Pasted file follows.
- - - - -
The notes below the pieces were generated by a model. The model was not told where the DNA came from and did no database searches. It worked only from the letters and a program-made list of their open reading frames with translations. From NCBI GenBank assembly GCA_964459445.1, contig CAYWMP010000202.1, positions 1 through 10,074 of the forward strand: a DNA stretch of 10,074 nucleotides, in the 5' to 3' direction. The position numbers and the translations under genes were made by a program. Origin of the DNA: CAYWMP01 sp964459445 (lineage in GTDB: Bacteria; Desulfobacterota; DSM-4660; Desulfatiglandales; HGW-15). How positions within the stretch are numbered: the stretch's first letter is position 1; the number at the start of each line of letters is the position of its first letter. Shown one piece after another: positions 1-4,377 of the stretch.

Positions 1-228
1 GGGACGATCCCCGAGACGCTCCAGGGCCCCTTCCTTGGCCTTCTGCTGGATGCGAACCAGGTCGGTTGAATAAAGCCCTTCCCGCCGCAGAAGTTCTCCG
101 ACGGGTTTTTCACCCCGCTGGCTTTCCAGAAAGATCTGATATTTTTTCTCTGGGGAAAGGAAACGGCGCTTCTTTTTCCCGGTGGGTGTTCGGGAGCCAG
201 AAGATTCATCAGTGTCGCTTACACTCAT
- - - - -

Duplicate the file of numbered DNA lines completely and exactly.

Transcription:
The notes below the pieces were generated by a model. The model was not told where the DNA came from and did no database searches. It worked only from the letters and a program-made list of their open reading frames with translations. From NCBI GenBank assembly GCA_964459445.1, contig CAYWMP010000202.1, positions 1 through 10,074 of the forward strand: a DNA stretch of 10,074 nucleotides, in the 5' to 3' direction. The position numbers and the translations under genes were made by a program. Origin of the DNA: CAYWMP01 sp964459445 (lineage in GTDB: Bacteria; Desulfobacterota; DSM-4660; Desulfatiglandales; HGW-15). How positions within the stretch are numbered: the stretch's first letter is position 1; the number at the start of each line of letters is the position of its first letter. Shown one piece after another: positions 1-4,377 of the stretch.

Positions 1-228
1 GGGACGATCCCCGAGACGCTCCAGGGCCCCTTCCTTGGCCTTCTGCTGGATGCGAACCAGGTCGGTTGAATAAAGCCCTTCCCGCCGCAGAAGTTCTCCG
101 ACGGGTTTTTCACCCCGCTGGCTTTCCAGAAAGATCTGATATTTTTTCTCTGGGGAAAGGAAACGGCGCTTCTTTTTCCCGGTGGGTGTTCGGGAGCCAG
201 AAGATTCATCAGTGTCGCTTACACTCAT